After the motor is accelerated, the excess blood flies ofi during the initial 50 millisecond acceleration period. After this period, no further liquid is removed. The residual undried layer is about 2 or 3 microns thick. The erythrocytes in the blood have a concave lenticular shape about 1.5 to 3 microns thick and 7 microns in diameter. The leucocytes have a diameter of about 7 microns on the average but are more nearly spherical. These variously sized cells project up through the residual film surface like rocks on the water's edge.

I have found that excessive drying of the film while spinning results in distortion of the cells. If the rotation is discontinued immediately upon reaching full speed, the cells are still wet with serum and left in strings with some overlapping others rather than separated and easy to count. The length of time during which spinning continues after the excess liquid has been thrown olf is critical. It must be sufiiciently long to cause the cells to be spread out in a single layer, However, it must not be so long that the smear dries. The cover which encloses an 4 air barrier protects the erythrocytes from becoming dis torted due to the violent motion of the air, and slows the drying rate.

Examination of the blood cells in the central part of the spun smear adjacent to the axis of rotation, as compared with those in parts of the smear remote from the axis, indicates that the average separation and the displacement of the central pallor is largely random in direction and the amount of displacement is independent statistically of the length of the radius vector to the cell.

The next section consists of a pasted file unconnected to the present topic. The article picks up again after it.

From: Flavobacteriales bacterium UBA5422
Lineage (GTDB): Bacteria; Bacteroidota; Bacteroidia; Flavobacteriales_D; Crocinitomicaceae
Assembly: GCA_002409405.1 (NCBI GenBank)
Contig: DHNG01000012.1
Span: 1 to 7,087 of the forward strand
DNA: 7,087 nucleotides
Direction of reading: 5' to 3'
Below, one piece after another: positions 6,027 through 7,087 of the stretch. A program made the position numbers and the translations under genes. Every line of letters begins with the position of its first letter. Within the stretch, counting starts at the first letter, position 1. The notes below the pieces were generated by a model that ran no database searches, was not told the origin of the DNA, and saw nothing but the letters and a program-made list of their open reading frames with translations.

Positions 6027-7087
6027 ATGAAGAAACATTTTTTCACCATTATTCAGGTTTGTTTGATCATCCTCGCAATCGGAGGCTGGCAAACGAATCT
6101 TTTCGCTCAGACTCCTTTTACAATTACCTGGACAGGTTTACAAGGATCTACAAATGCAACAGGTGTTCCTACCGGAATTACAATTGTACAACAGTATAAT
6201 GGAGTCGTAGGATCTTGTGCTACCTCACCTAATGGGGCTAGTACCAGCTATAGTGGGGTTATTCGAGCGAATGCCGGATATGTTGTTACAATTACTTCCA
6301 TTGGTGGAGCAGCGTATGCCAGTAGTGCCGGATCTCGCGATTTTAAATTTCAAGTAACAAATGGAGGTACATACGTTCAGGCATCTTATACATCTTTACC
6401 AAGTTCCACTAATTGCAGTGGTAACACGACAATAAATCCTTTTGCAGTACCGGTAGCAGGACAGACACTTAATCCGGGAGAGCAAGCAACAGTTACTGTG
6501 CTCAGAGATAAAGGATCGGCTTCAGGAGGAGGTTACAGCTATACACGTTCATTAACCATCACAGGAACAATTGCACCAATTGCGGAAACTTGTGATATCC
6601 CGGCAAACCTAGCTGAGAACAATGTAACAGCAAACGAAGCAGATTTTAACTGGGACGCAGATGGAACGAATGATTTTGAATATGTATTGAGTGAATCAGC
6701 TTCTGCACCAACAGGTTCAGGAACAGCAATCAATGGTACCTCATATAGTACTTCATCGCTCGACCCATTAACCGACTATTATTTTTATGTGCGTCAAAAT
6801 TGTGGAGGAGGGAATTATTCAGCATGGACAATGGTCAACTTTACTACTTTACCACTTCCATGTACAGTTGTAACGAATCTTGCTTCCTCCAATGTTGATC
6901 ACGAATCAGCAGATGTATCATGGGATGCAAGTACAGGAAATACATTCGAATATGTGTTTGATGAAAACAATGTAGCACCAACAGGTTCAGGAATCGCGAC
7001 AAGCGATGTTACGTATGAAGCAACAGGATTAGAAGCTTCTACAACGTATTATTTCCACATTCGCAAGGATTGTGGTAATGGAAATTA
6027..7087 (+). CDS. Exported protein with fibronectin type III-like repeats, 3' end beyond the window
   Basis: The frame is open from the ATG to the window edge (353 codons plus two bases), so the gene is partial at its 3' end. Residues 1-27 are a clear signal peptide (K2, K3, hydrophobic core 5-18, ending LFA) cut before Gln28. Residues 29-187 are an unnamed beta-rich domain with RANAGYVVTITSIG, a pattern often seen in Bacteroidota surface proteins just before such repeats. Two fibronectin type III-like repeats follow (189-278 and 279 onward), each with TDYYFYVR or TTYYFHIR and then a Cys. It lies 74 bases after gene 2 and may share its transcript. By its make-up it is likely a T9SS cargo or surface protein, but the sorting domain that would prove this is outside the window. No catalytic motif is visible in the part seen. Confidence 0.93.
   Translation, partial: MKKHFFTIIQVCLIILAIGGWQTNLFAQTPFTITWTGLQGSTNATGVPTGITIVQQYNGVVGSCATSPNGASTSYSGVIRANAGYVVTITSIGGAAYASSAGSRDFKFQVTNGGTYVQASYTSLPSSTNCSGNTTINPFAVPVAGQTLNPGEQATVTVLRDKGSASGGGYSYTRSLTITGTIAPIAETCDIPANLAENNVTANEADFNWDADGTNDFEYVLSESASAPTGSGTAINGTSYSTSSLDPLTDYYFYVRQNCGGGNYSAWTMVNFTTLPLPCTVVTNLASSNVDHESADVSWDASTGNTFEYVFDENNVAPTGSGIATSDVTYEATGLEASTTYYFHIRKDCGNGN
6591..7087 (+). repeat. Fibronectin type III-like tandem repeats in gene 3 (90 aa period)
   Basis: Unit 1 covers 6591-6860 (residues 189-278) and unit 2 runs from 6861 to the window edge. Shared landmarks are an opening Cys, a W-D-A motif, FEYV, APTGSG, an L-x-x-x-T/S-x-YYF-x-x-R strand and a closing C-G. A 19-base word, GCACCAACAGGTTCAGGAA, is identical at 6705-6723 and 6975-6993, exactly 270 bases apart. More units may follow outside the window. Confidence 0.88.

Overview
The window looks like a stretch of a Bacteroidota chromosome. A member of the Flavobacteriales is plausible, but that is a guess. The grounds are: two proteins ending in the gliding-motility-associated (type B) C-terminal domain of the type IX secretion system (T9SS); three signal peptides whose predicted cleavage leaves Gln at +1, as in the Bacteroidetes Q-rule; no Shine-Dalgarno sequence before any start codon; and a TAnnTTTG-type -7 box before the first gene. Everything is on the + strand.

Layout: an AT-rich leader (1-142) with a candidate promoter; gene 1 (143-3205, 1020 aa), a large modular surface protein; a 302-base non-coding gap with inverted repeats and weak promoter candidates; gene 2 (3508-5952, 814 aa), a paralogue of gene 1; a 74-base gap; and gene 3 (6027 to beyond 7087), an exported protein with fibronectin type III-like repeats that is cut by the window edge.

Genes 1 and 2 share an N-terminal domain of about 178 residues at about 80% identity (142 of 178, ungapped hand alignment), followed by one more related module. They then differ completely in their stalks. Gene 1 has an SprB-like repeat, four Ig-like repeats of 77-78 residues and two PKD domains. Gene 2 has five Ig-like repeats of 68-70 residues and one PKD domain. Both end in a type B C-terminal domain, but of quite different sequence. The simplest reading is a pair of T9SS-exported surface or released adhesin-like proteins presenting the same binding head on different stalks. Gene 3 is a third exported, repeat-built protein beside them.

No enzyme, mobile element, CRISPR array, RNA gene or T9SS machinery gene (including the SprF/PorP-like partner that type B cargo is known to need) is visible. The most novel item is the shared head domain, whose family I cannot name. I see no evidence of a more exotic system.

Consequently, the separation and distortion effects are not due primarily to centrifugal action but are largely caused by the air flow. In the absence of the cover, the flow of air is very strong and is radially directed away from the center at the slide surface due to centrifugal pumping, which results in distortion of the cells. If the distance from the sample to the cover increases beyond 0.3 inch, the air flow is increasingly strong and must be avoided to minimize distortion.

It is also important that the spinning be discontinued immediately after the cells have been separated and formed in a monolayer. This separation is affected in less than 0.5 second total time at 6000 r.p.m., whereupon the brake is applied. Continued high-speed spinning, even with the cover in place, causes the residual liquid or serum to dry and by surface tension to pull down the relatively compliant erythrocytes, flattening them out so that they assume the appearance of spherocytes.

Heretofore, the normal location for the blood smear is centrally disposed over the middle third of the slide, an area about 25 x 25 mm. It was previously considered to be necessary to locate the smear in this place in order to achieve uniform thickness and uniform statistical distribution of the cells. Since I have found that centrifugal force is not the decisive factor in these matters, I prefer to locate the smear on an area of about 25 x 25 mm. adjacent to an end of the slide. This makes the specimen easier to handle, allows more room for an identification label and avoids a hole in the smear where the gauge tip contacts the slide. It should be pointed out that the farther the smear is removed from the center, the lower the speed-time product because linear speed is the controlling factor not the number of revolutions at which the motor shaft rotates. Of course, in operating the present apparatus, the smear may be centrally located if desired.